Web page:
"The final language in the bill fell considerably short of the standards [Minority Leader Harry] Reid [D-Nev.] outlined as the Democratic plan for energy independence," said Ana Unruh Cohen, associate director for environmental policy at the Center for American Progress in Washington, D.C. In May, Reid released a statement challenging the White House to produce a forward-looking energy policy. "Democrats remain fully committed to working to pass an energy bill that will reduce our dependence on foreign oil," he stated, and went on to outline the eight priorities that Dems would stand by: a renewable-electricity portfolio standard, a reduction of oil consumption by at least 1.75 million barrels of oil per day by 2015, electricity reliability standards, "strong energy-efficiency standards" for buildings and appliances, a "significant increase in homegrown biofuels," a "comprehensive" climate-change provision, production tax credits for geothermal, solar, wind, and biomass, and complete protection of existing environmental laws and the Arctic National Wildlife Refuge. "Of this list, the Senate Dems got some bio-fuel provisions, a significantly scaled-down version of their energy-efficiency and production tax-credit requests, the electricity-reliability title, and they managed to fend off many of the encroachments on environmental laws," said Kevin Curtis, vice president of National Environmental Trust. "They lost everything else."
So read Little's article if there's too much fluff in your diet. (And if you're reading the Times, there probably is way too much fluff in your diet.) Little also notes:
According to insiders, Reid made little to no effort to sway the Democratic caucus, presumably because he knew a lot of Democrats believed they would benefit from the bill's passage and he assumed it would be futile to try and convince them otherwise. Muckraker's repeated calls to Reid's office for comment were not returned.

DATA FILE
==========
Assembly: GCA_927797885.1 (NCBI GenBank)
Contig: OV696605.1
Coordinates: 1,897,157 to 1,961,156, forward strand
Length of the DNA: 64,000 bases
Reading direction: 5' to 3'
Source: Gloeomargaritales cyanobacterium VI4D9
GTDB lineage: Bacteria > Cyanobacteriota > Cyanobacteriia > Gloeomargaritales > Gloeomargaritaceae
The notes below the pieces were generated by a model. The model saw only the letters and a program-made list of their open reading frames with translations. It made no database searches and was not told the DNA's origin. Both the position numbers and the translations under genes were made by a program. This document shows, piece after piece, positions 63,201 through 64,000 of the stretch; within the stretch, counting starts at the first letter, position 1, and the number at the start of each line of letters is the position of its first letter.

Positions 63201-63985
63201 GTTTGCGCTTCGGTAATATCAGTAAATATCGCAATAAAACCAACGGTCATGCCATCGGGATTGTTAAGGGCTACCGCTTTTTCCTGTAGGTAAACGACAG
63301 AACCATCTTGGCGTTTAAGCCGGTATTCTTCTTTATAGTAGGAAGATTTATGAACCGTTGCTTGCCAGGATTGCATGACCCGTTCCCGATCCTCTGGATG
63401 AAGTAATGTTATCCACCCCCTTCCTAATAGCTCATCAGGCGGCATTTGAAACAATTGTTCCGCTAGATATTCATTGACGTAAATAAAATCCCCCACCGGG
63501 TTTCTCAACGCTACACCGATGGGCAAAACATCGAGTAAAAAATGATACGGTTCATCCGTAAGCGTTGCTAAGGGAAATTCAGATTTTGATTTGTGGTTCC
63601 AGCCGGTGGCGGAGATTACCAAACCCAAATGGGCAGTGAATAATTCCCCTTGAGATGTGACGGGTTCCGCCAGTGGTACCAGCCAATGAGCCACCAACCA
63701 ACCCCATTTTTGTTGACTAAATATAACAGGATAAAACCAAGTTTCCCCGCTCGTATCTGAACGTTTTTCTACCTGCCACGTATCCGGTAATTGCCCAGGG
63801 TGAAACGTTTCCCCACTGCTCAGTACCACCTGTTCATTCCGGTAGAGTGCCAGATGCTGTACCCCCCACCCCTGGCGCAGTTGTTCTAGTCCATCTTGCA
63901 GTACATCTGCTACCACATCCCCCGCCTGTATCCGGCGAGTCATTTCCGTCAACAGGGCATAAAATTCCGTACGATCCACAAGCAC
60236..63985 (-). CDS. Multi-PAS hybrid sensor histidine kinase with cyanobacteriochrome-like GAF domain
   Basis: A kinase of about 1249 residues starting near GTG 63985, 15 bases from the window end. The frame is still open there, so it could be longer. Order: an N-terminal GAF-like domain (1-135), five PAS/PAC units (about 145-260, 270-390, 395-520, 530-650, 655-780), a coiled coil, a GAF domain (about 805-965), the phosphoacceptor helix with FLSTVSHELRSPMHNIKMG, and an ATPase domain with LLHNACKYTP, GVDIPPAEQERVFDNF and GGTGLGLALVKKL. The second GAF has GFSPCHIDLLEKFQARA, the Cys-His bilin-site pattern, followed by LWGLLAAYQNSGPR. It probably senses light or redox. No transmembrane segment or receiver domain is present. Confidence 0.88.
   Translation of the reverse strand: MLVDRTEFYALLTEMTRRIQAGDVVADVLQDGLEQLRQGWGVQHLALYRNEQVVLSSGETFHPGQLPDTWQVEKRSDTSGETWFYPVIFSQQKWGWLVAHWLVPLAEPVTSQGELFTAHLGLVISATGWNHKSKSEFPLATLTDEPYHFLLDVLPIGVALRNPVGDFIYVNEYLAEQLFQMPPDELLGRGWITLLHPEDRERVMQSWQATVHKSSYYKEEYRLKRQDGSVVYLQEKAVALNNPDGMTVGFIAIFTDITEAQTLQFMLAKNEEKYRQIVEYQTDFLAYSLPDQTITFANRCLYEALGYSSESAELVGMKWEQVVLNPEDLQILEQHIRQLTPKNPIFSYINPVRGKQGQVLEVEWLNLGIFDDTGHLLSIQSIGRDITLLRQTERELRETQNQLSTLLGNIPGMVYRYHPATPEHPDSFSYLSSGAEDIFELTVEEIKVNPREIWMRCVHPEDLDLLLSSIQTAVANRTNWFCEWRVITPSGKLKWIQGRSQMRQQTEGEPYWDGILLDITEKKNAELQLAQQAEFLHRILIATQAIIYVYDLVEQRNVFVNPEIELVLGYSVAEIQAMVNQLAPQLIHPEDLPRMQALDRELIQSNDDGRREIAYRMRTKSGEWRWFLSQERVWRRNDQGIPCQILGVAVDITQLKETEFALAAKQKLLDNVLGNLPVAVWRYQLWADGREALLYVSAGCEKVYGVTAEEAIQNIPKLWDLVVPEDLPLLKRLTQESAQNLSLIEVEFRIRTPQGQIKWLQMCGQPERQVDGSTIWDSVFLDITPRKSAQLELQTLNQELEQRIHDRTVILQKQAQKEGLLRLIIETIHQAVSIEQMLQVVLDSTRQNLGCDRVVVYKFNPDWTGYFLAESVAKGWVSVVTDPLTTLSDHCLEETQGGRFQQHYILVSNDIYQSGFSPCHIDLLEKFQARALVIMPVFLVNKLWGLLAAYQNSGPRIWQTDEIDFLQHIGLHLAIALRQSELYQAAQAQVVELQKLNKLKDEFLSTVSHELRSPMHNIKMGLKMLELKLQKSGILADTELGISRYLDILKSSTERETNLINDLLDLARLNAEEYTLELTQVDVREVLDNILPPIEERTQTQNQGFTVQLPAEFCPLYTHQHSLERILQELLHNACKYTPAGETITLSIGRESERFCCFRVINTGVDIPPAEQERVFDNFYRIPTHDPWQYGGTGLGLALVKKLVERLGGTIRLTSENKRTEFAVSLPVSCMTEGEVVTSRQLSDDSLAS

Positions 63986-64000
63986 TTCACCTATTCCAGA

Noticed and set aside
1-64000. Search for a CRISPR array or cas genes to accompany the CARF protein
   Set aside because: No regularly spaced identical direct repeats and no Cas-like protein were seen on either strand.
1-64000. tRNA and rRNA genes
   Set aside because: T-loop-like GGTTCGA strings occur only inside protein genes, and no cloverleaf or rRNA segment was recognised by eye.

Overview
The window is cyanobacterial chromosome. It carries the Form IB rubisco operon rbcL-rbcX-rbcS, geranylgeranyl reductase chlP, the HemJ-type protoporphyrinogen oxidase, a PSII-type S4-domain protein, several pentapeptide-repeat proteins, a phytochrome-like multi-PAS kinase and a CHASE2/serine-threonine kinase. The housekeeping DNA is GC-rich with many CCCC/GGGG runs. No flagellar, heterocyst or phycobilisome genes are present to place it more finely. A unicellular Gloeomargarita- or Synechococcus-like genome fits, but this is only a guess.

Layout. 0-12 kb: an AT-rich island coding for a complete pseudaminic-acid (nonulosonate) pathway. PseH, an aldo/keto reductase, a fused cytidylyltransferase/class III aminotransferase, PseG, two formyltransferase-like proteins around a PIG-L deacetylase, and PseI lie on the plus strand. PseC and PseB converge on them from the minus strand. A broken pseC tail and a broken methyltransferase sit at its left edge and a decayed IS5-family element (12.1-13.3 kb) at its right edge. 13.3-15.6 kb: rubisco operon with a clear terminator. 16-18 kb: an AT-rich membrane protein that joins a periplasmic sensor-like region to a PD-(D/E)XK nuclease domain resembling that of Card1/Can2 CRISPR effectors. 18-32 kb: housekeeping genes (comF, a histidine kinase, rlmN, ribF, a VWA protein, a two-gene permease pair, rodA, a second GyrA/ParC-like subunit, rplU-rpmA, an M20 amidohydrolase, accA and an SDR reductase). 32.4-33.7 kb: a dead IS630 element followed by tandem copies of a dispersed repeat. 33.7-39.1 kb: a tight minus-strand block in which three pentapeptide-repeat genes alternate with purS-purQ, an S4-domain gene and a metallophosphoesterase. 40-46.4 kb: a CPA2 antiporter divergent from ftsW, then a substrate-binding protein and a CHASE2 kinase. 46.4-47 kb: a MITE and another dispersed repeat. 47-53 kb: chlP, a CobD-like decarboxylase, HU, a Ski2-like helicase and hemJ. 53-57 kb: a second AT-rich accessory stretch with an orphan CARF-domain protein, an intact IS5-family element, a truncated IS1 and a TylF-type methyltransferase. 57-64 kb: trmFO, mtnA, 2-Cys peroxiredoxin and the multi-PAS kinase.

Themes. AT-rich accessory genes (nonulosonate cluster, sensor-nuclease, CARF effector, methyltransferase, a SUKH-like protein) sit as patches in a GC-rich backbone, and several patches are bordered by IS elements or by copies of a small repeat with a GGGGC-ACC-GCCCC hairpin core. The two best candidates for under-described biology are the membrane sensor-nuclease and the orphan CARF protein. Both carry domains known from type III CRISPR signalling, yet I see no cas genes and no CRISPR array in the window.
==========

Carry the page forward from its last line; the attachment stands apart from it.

On that point, we'll go to Reid himself, courtesy of Elsa Walsh's "MINORITY RETORT:
How a pro-gun, anti-abortion Nevadan leads the Senate’s Democrats" (The New Yorker). Read it. You get a sense of someone eternally exhausted. The filibuster? He wanted to find a way out. He and Rove consulted on that. (Rove is on the record source for Walsh's article -- as is Reid -- which means Valerie Plame is reduced to a sub-section of a sentence in this article. And the statement comes fro Reid who offers the outing of Plame as one of the many things hurting Bully Boy's approval numbers.) Looking for Reid to lead on Roberts?
From The New Yorker article:
The environment is one of Reid's causes, and what impressed Reid was that Roberts's argument had been reasoned, not doctrinaire--"He based it on the facts." Reid felt that the case demonstrated Roberts's ability to grasp both sides of a debate.
Reid more than once compared Roberts to Justice David Souter, who was appointed by the first President Bush, in 1990, and today is widely detested by conservatives because he frequently sides with the more liberal Justices. Souter and Reid are friendly. "He’s my favorite man on the Court," Reid said. “I think he's such a wonderful man, and he believes in precedent. That's all he's doing. He’s just following the law."
The slap you hear is to Ginsburg, et al. That's Harry Reid, always there to prop up the other side. If we can note Bill Scher's entry yesterday one more time (and we can), let's note Scher's conclusion:
If any liberal is clinging to hope that Roberts is some kind of Souter, please get over it as soon as possible.
Back to The New Yorker article:
Reid seems, at first, an unlikely choice for party leader in the Senate, especially given the tradition of men like Lyndon Johnson, whose method of leadership was to cajole and threaten his colleagues. Reid doesn't have the sort of domineering personality that L.B.J. had; in fact, despite an occasionally quick temper, he can seem almost shy.
Or perhaps a better term is "timid?"
Scheduled for Democracy Now! today:
Tues, August 9: President Bush signs the Energy Bill which gives away billions to thenuclear, oil and gas industries. We'll talk to Karen Wayland of the NationalResources Defense Fund.A look at how the Energy Bill impacts Indian Country. We commemorate the 60th anniversary of the bombing of Nagasaki.
And remember, as noted last night, Mike Malloy pointed out last night that The Lone Star Iconclast is doing regular updates on Cindy Sheehan's brave stand.